How steel reinforcements protect passengers in a crash
Over the last six decades, most mass-produced vehicle bodies were manufactured from stamped steel components. Steel reinforcements play a crucial role in protecting passengers during a crash by absorbing impact energy. During a crash, these reinforcements distribute the kinetic energy generated by the collision. By doing so, they reduce the force transferred to the occupants. Steel reinforcements enhance the overall structural strength of the vehicle, maintaining its shape and integrity during a collision. This helps prevent the cabin from collapsing or deforming excessively, thereby protecting the occupants. A highly malleable steel sheet has been created through a process that involves refining the grain structure of ferrite. This is achieved by subjecting the steel to high-reduction hot rolling at low temperatures, followed by immediate accelerated cooling after the hot rolling phase. Additional steps include high-reduction cold rolling and high-temperature annealing. The resulting steel sheet plays a significant role in reducing production costs by saving on metal die expenses and eliminating the need for joining processes. This is accomplished through the integrated forming of intricate parts.
In vehicles, these reinforcements, often in the form of high-strength steel, are strategically placed in key areas like the frame, pillars, and door beams. Crumple zones: steel reinforcements are also designed to create specific crumple zones in a vehicle. These zones, typically at the front and rear, deform in a controlled manner, effectively dissipating the energy of the impact and extending the time of the collision. This gradual deceleration reduces the forces experienced by the passengers inside the cabin. To make car crash protection better, scientists wrap the mild steel parts in a special material called fibre-reinforced composite. They tested two types of this material, carbon/epoxy and e-glass/epoxy, by changing how they wrapped it around metal structures. The goal is to find the most effective combination that maximises the absorption of kinetic energy during a crash, ultimately enhancing the safety of passengers in transportation structures. Occupant compartment protection: the reinforcements help in maintaining the integrity of the passenger compartment, preventing intrusion from external objects. This protects the occupants from being directly impacted by objects entering the cabin during a crash. Door beams: Door impact beams are reinforcement members installed in car doors to absorb the kinetic energy of a side collision. They are important in cars because they help to reduce damage to passengers in the passenger compartment, therefore reducing the risk of injury and death in side collisions. Steel tubes are increasingly being used in making door impact beams because they offer weight savings over traditional high-strength steel sheets. When making door impact beams, the outside diameter of the tube depends on the space available in the door, and its wall thickness on the necessary bending load and absorbed energy. The deformation behaviour of door impact beams made of steel tubes is divided into three steps: cross-sectional flattening, plastic collapse, and circumferential buckling. Steel tubes capable of absorbing high energy are a better option for making door impact beams because of their lightweight and high strength.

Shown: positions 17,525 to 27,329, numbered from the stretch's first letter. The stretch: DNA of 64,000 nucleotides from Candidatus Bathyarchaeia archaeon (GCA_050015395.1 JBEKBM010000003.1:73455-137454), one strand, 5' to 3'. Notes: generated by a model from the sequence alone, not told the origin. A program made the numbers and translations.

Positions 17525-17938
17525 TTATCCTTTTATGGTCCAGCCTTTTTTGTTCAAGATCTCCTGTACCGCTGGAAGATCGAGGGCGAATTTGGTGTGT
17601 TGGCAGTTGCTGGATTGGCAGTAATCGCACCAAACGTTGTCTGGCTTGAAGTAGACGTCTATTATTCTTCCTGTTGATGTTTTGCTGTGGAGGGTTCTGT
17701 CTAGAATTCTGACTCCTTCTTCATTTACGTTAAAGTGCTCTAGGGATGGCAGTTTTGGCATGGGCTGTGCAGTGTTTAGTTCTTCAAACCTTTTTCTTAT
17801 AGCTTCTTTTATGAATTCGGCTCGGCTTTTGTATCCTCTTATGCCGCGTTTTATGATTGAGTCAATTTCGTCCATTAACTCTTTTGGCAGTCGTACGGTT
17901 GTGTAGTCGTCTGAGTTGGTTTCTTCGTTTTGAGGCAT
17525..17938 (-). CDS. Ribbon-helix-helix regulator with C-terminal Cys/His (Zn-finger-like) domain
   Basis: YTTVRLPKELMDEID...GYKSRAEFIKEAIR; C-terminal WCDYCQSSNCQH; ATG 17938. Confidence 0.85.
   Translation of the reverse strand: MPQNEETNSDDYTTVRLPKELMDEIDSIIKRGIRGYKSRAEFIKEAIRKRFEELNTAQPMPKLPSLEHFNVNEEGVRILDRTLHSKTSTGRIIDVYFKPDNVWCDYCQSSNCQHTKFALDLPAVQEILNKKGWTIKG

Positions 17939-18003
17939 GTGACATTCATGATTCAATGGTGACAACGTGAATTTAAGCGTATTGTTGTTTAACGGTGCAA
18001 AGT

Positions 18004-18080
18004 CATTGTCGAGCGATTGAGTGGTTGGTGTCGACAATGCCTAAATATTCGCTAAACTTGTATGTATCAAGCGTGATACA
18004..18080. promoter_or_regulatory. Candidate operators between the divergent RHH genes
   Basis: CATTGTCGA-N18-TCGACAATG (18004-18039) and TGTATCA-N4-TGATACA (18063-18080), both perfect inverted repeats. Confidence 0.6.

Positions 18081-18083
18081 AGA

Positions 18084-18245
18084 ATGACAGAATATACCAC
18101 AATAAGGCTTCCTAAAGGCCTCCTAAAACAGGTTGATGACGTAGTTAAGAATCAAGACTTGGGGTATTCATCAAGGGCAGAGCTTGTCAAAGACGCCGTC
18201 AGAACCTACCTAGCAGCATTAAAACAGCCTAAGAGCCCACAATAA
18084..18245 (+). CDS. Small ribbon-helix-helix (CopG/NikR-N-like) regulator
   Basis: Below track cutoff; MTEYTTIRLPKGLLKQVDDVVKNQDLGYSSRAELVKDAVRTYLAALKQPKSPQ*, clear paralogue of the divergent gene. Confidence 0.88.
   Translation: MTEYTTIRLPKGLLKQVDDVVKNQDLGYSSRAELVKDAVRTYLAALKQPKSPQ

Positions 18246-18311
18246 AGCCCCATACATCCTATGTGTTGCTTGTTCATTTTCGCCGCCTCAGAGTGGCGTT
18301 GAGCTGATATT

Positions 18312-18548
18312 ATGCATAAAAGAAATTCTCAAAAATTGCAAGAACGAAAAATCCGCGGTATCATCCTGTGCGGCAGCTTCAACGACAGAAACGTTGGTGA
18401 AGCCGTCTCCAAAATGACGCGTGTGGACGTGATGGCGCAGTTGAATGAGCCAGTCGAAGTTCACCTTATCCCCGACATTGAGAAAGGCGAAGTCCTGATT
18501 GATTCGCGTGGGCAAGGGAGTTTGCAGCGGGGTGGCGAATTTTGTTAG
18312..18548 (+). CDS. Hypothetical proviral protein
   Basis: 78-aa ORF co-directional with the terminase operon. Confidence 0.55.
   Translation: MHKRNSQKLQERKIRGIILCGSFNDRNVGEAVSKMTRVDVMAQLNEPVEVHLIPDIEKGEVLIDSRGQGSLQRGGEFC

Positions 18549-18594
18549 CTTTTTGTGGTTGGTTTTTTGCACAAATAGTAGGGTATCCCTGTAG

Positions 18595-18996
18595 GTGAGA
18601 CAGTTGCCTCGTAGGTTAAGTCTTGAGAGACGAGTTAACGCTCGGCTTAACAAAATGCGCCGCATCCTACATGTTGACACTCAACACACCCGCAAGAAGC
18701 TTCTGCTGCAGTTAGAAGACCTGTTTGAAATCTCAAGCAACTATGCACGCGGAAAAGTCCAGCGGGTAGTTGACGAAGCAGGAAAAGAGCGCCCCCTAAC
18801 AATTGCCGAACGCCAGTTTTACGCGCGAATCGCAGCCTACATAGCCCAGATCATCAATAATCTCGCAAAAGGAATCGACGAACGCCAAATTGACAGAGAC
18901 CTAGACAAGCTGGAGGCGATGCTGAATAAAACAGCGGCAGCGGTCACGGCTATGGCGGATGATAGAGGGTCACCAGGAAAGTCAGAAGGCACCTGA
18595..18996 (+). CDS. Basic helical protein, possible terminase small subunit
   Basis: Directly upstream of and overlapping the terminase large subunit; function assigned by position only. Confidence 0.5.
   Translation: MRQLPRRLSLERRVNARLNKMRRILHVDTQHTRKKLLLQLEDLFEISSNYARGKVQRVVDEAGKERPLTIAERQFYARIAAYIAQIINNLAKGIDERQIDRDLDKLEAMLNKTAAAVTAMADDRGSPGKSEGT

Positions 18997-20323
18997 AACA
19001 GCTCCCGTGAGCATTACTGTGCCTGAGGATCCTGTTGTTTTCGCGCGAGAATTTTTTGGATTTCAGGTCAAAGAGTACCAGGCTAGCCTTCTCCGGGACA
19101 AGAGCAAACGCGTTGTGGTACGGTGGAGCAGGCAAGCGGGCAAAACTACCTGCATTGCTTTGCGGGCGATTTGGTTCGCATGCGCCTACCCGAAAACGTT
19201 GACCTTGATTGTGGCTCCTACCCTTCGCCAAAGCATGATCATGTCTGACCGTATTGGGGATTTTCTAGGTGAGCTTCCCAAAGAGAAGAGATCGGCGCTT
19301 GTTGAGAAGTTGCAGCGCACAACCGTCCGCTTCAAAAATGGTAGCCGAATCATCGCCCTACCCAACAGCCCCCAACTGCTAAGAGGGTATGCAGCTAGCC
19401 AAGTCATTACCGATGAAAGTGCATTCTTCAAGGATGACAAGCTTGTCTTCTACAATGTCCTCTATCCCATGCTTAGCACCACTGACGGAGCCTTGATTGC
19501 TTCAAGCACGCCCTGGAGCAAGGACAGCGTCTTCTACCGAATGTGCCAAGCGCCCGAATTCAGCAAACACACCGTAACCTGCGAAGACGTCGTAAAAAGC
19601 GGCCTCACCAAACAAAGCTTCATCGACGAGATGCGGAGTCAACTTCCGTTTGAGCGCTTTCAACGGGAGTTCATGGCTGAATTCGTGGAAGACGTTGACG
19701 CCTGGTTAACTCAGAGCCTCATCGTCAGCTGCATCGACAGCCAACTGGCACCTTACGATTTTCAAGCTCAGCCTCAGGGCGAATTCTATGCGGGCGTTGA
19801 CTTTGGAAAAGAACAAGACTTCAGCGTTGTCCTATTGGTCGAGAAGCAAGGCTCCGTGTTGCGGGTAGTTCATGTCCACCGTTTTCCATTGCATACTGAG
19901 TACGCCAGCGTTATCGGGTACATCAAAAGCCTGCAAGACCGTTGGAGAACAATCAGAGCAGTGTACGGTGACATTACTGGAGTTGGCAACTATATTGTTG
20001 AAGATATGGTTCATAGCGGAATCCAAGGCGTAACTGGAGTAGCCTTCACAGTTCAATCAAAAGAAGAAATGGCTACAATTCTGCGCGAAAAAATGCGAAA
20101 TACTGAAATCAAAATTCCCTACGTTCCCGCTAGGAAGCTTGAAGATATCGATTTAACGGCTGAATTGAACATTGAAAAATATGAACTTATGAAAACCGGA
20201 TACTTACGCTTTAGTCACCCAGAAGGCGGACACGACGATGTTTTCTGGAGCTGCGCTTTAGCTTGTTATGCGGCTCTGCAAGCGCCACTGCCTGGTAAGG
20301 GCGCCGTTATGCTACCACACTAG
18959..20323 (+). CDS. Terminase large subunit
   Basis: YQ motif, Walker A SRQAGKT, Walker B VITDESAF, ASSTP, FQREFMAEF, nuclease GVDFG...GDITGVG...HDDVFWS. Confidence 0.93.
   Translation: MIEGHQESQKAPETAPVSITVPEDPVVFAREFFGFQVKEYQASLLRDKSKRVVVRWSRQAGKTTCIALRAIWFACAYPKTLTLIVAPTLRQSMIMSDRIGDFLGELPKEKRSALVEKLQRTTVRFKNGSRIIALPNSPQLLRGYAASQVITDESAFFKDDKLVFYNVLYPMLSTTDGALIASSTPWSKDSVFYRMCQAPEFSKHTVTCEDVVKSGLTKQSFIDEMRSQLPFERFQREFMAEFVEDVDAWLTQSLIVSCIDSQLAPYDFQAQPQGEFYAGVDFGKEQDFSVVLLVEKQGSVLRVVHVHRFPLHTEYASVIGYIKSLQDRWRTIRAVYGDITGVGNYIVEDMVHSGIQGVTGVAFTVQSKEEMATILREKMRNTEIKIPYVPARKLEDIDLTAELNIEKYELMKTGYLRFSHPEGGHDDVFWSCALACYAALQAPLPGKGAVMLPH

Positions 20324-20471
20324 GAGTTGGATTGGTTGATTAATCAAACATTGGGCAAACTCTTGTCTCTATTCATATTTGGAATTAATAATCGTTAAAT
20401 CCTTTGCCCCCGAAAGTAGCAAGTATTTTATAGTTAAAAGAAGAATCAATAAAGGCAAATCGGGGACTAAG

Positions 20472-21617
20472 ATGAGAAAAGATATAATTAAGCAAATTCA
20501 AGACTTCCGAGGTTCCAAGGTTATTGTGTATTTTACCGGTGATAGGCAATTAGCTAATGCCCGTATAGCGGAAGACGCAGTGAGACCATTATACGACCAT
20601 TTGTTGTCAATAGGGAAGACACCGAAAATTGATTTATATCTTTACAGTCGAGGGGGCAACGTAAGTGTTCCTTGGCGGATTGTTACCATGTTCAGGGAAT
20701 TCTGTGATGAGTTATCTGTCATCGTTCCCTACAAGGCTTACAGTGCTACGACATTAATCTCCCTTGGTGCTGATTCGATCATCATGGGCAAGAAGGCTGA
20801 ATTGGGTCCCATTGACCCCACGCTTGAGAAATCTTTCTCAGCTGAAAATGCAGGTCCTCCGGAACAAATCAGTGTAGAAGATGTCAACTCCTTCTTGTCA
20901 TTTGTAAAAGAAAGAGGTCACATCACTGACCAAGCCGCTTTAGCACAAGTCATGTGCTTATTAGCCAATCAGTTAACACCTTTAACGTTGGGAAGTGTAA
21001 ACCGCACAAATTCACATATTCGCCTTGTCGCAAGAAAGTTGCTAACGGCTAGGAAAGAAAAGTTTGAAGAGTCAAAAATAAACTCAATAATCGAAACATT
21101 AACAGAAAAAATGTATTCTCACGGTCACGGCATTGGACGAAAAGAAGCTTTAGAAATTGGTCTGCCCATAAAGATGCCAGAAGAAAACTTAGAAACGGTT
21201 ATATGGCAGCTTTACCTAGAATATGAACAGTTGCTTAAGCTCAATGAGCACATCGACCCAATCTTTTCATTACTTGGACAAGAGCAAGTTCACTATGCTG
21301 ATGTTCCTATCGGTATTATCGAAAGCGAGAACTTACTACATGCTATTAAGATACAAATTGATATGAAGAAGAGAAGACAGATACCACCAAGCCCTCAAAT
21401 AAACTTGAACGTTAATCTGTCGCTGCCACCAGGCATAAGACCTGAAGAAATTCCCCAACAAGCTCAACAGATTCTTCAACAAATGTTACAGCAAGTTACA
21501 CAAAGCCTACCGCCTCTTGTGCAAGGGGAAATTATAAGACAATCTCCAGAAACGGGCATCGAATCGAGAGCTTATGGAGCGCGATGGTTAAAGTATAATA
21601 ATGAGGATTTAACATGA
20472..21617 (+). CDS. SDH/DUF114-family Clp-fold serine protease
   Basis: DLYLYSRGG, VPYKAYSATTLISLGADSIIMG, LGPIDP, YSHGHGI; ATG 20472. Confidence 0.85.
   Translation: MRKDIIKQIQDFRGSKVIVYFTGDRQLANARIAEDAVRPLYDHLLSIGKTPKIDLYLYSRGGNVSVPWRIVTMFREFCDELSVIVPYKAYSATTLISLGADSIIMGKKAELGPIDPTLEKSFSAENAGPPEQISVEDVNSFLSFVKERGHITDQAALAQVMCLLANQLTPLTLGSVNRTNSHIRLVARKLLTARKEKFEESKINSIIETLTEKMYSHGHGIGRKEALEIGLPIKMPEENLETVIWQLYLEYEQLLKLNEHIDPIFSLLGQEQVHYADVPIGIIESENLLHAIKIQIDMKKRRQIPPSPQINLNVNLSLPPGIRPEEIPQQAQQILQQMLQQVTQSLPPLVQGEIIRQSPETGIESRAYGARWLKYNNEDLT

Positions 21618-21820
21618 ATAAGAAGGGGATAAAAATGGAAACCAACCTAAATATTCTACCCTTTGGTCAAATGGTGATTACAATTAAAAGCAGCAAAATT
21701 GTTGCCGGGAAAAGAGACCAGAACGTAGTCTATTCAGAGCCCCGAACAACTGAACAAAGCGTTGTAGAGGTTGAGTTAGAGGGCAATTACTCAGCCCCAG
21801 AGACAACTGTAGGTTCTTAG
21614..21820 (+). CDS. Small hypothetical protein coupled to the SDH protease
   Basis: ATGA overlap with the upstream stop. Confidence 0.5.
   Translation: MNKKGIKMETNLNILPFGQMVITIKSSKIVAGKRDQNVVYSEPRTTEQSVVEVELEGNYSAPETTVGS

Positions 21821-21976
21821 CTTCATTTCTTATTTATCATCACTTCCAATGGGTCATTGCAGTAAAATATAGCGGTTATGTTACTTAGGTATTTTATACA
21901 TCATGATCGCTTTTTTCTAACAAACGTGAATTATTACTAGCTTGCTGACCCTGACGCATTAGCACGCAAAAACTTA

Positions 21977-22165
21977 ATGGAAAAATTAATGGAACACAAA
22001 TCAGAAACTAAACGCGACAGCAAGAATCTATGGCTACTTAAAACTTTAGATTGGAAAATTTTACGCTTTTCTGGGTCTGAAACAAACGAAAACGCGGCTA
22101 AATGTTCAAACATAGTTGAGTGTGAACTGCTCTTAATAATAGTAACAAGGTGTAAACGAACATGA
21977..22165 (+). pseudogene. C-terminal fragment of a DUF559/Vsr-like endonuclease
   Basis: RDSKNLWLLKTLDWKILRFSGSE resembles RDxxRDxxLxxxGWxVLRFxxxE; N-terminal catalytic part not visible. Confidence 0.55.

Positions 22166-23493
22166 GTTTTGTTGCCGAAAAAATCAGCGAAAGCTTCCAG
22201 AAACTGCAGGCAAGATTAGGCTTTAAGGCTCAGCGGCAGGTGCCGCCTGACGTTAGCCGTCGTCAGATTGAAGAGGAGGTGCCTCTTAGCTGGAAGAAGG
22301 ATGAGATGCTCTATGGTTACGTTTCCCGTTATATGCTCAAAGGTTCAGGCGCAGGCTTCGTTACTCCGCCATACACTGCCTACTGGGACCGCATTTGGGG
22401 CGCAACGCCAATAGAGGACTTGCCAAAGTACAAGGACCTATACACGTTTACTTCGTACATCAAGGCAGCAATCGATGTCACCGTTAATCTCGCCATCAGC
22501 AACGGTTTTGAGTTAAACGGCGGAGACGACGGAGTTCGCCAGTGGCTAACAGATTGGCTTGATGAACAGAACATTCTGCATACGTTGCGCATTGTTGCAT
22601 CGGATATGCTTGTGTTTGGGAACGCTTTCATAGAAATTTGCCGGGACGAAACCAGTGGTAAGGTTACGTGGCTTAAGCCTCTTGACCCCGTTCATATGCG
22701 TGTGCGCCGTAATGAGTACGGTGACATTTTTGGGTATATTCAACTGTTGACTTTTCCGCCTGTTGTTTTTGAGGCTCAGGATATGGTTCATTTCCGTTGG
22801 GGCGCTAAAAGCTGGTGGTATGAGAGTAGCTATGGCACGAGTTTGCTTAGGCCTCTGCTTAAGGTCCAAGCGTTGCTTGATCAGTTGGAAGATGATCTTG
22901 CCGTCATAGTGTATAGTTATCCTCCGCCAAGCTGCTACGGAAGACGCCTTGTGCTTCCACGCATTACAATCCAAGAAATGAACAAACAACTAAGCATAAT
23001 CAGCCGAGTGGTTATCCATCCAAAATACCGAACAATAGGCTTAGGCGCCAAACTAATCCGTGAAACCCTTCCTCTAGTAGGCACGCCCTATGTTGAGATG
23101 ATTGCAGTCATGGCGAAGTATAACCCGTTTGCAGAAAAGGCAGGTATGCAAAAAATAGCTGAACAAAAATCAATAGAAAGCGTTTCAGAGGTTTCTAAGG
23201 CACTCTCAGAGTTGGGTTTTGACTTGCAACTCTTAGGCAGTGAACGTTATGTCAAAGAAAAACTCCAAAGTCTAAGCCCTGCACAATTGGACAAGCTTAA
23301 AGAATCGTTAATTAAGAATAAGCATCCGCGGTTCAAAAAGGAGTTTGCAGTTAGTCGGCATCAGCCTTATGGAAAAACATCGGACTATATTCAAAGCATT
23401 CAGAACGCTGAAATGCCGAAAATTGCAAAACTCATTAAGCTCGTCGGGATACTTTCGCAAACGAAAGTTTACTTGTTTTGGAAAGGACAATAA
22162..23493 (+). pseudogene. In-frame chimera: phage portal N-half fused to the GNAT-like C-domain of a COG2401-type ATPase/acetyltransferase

B-pillars: the B-pillars, located between the front and rear doors on the sides of the vehicle, often contain high-strength steel. They provide structural support and help maintain the integrity of the roof in the event of a rollover or side collision. Hot formed steels are used in various critical automotive components B-pillar reinforcements. In the case of B-pillar reinforcements and similar components, manufacturers employ various strategies: Welding energy absorbing materials: High-strength low alloy (HSLA) steels or Advanced High-Strength Steels (AHSS) are welded to provide the necessary energy absorption. Some welding processes can create a heat-affected zone with altered material properties. These minimise the creation of brittle zones that could compromise the material's energy-absorbing characteristics. Thickness alterations: The thickness in energy-absorbing areas is often reduced to reinforce them with conventional high-strength or advanced high-strength steels.
Reinforced frame: the vehicle's frame or chassis is reinforced with high-strength steel, providing the overall structural strength necessary to maintain the vehicle's integrity during various types of crashes. Other parts like cross members are horizontal reinforcements that connect the vehicle's frame or chassis, enhancing overall rigidity and structural integrity. Roof reinforcements: steel reinforcements are integrated into the roof structure to maintain its integrity in the event of a rollover accident, preventing the roof from collapsing and protecting the occupants. Sill reinforcements: these reinforcements are along the bottom edge of the vehicle's body. They work in conjunction with other safety features such as airbags, crumple zones, and seatbelt systems. Sill reinforcements add rigidity to the vehicle's chassis and prevent intrusion into the passenger compartment during a side impact.
No blogs found